For about 6 years, I have mostly stopped reading my daily paper physically, unless sipping lattes in a coffee shop. I used its app instead. In those years, they released various updates, and these updates got me thinking about what I want from a newspaper app.
My app-based news consumption was somewhat of a necessity. I was abroad and kiosks abroad very rarely sell Dutch dailies. I’ve since really come to like reading digitally, and it also saves paper and sending screenshots to friends is useful.
Ideally, the app just downloads a PDF and lets me browse through that page by page. A screen that has all pages would be useful, too, so that it is easy to jump to that one cartoon that I know will be on the last page. Yup, that doesn’t contain links and isn’t easily updated, and it doesn’t peruse some of the unique features of the web platform. It’s boring, simple and not very smart. To read articles you even need to zoom in, as the text is not HTML, it’s not responsive, it’s literally a PDF (it does contain plain text for users who need or prefer this).
Two things I like about the PDF-style newspaper reader: first, it looks like the newspaper everyone else buys from the kiosk, second, this formatting is the one a editing team of smart people have chosen over the course of their night. Up until moments before the thing really needs to go to press, they can still tweak things. After that time, that’s it: the paper of that day.
The good thing about producing one paper a day rather than a continuous stream of news is that the daily deadline forces decisions about what’s most important. Even if that means the occassional ‘when this went to press, we only knew 80% of the election results’. I can live with that. It is good for my sanity to take in one thing a day rather than continuous streams of news.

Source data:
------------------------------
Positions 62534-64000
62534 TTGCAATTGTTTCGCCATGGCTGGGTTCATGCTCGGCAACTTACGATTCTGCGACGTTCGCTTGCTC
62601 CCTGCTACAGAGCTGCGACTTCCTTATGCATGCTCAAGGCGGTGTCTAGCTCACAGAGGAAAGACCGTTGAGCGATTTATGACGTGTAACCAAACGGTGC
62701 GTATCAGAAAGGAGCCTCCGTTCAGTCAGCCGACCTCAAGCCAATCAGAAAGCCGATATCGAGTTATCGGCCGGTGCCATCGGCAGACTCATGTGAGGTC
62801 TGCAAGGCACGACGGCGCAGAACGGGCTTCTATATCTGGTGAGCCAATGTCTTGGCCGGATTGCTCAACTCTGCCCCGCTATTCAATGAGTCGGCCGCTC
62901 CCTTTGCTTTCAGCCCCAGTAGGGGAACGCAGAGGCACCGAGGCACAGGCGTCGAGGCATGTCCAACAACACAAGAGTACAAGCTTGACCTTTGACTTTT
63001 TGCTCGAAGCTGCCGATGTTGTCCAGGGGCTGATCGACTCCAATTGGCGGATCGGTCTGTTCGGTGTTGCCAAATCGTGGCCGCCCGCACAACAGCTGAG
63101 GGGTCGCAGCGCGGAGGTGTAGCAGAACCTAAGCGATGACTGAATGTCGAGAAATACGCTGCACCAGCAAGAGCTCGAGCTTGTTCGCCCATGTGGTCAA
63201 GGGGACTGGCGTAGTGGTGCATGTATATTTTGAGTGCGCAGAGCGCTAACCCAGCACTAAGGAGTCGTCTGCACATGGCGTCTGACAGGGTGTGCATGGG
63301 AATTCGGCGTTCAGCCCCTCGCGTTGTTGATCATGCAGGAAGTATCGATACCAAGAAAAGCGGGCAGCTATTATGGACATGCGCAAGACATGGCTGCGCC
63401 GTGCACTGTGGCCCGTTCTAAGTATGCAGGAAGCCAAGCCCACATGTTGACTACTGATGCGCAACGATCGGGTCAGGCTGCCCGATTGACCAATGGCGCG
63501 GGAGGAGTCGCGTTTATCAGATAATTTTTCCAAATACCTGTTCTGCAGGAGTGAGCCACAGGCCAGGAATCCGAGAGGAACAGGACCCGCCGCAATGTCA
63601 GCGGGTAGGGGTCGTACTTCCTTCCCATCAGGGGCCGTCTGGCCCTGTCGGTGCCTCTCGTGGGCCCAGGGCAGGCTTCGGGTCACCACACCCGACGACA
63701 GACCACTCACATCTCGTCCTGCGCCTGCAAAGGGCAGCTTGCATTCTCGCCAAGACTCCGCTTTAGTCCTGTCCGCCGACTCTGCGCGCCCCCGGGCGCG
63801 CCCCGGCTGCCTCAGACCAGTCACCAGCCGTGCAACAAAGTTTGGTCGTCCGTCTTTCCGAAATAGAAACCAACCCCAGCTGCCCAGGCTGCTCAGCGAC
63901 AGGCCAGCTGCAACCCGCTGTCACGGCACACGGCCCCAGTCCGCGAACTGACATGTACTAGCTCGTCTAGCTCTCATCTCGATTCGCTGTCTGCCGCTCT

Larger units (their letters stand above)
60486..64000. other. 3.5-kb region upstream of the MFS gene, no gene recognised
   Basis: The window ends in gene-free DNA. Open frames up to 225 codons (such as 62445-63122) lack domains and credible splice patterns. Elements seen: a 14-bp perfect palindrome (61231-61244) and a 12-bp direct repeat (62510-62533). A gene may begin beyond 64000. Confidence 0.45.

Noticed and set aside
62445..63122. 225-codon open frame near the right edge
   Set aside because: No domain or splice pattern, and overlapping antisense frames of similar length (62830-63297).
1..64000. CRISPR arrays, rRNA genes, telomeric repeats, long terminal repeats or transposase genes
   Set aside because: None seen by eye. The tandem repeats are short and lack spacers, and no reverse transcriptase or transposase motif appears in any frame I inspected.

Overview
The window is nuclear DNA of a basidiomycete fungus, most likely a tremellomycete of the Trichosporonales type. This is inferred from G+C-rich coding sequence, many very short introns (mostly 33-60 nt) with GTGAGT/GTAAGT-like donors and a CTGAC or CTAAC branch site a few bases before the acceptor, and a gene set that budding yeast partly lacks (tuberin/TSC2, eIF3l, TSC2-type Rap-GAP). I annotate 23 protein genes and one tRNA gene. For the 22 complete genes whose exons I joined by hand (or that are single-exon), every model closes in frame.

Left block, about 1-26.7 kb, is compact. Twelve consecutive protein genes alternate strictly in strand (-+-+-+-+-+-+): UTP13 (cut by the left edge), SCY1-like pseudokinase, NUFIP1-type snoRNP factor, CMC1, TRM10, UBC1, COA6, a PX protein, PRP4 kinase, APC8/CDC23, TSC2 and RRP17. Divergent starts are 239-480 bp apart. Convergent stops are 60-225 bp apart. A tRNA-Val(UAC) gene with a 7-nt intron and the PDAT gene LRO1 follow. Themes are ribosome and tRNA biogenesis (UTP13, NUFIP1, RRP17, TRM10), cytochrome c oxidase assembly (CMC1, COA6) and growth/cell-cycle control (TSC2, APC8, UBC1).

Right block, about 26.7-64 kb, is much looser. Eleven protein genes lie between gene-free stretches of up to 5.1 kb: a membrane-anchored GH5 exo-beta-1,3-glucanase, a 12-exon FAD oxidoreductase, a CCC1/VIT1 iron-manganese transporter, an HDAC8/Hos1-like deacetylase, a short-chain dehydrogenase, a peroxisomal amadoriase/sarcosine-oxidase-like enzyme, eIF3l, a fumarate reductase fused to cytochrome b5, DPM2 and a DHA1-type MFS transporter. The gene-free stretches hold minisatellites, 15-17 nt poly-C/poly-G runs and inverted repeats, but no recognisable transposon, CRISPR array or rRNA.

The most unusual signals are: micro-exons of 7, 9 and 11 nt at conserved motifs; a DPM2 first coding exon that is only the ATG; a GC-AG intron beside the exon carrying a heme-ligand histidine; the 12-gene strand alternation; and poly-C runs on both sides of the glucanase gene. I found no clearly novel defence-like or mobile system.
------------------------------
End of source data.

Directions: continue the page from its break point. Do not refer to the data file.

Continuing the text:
I like artificial intelligence, but for some things human judgment clearly wins. Let alghorithms calculate my fastest route to work or what the best way is to distribute food droppings in a war zone. For news, I think intentional prioritisation and placement in the page are best left to humans.
Two things De Persgroep have added to their Volkskrant app:
- ads that take over the whole screen
- animated page switch
I probably don’t need to explain what’s underwhelming about the addition of ads. This doesn’t belong here.
An animated page switch is cool, it keeps the interface fresh, but my tablet is too old to do the animation, causing it to freeze for a few seconds halfway an animation.
Both the ads and the animation slowed down the app considerably. This meant that, over the years, my digital paper became harder to read. That is remarkable for what is essentially a PDF reader.
What I’m not looking forward to
What I’m mostly concerned about is that my news will be displayed like it is on the newspaper’s website. This is great when one wants to see the latest news at a glance, but, with the bath water, it would throw away the daily carefuly curated prioritisation that news physical papers offer.
With CSS Grid Layout, the kind of layouts that are mostly unique to newspapers, are now possible in browsers. But until the process of filling a web based newspaper grid becomes a process similar to filling the physical paper with content, and I think having one daily thing that doesn’t change (much; small updates could be useful), I’m hoping the PDF-viewer version will stay on offer. Otherwise I would likely switch back to paper.